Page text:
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Thread: Starting Duck Hunting

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    Senior Member Henlee's Avatar
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    Default Starting Duck Hunting

    I have been wanting to start out duck hunting. What would any of you recommend as far as equipment and starting advice.
    During break time at obedience school, two dogs were talking.
    One said to the other..."The thing I hate about obedience school is you learn ALL this stuff you will never use in the real world."

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    Senior Member HNTFSH's Avatar
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    Quote Originally Posted by Henlee View Post
    I have been wanting to start out duck hunting. What would any of you recommend as far as equipment and starting advice.
    Might help to know where you are located but also what YOU think you need.
    We shoot dogs with a Canon

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    Henlee,
    Your question really lacks information as to what your duck hunting aspirations include. For pass shooting mallards, you can get away with a shotgun, camo clothing, and some waders. For coastal shooting for divers, you may need a huge rig of specie specific decoys, a tender boad, and a layout boat, in addition to ammo, safety related equipment for the boats, trailer to haul the boat, truck to haul trailer, . . . Guess what I am saying is you need to be more specific as "duck hunting" means different things to different people.

    Waterfowling has been an obsession / way of life for me for over 43 years, and I have a vast array of equipment, all of which gets used very frequently.

    Irishwhistler

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    Senior Member Raymond Little's Avatar
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    Trust Fund
    "Character is doing the right thing when nobody is watching"....J.C. Watts

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    Good set of waders. I hunt in oklahoma and kansas and am prettt comfy with 3mm. However if your in kansas or north I would go with 5mm. I carry a remington 870 super mag pump. You can pick one up for less than 400. Decoys and a call or two. Coat, absolutely the most important piece of equipment, I would splurge on the coat

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    Senior Member copterdoc's Avatar
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    The same as dog training. Find somebody that knows what they are doing, and tag along with them.

    Eventually, you'll wind up with all the junk in your truck.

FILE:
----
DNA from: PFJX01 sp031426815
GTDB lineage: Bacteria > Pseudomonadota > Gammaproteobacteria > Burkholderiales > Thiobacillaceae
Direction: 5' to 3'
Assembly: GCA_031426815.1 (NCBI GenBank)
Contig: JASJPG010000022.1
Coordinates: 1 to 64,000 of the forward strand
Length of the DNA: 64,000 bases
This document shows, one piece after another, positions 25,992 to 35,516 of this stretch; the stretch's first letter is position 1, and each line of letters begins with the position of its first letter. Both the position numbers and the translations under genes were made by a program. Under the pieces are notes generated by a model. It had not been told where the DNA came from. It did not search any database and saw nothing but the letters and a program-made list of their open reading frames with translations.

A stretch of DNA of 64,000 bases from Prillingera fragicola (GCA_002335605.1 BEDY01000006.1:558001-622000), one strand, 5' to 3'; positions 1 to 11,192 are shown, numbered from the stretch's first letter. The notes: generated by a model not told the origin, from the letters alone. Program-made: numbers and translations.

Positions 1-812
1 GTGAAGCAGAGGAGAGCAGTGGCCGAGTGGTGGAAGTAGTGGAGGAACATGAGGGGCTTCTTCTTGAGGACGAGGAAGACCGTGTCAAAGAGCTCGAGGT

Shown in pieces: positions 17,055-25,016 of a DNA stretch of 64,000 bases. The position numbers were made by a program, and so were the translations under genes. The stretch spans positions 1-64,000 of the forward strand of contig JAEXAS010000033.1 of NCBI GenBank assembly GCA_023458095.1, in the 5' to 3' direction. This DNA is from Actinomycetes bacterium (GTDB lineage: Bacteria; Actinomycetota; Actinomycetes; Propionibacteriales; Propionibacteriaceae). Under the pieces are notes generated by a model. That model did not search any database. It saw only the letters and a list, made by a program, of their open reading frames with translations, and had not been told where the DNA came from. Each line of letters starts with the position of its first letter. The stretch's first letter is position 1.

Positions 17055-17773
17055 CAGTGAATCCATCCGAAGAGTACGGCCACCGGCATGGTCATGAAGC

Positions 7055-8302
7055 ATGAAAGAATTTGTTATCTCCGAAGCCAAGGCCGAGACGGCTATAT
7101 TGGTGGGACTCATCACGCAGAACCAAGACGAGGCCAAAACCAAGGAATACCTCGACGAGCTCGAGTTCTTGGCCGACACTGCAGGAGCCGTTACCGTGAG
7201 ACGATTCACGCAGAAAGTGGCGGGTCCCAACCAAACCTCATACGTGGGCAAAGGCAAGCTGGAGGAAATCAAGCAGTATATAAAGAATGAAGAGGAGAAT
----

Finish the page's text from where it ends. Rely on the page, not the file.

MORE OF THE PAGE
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    Senior Member Henlee's Avatar
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    Thanks for the feedback so far. I live in Michigan and don't have friends that duck hunt. I have talked to some duck hunters and they have a boat and a large spread, I have dropped hints to be invited but no luck so far. ha ha. I am not ready to make that large investment yet however. I have heard of people walking up ducks along water edges, but I would have no idea how to go about that. I have bought a half dozen decoys at a garage sale and call with DVD that I have practiced with. I have heard of people float hunting with a canoe along rivers also which I was interested in. I have a canoe and waders also. I guess I am asking if I can assemble any of this into a duck hunt and if not what else I should buy. I didn't grow up in the sport and it is pretty unfamiliar aside from what I have seen on TV.
    During break time at obedience school, two dogs were talking.
    One said to the other..."The thing I hate about obedience school is you learn ALL this stuff you will never use in the real world."

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    Senior Member Henlee's Avatar
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    Just to put it out there. I am totally green at water fowling. I am looking for the right questions to ask as much as the answers to them. My hunting experience is mostly upland hunting for pheasant and grouse.
    During break time at obedience school, two dogs were talking.
    One said to the other..."The thing I hate about obedience school is you learn ALL this stuff you will never use in the real world."

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    Senior Member thelast2's Avatar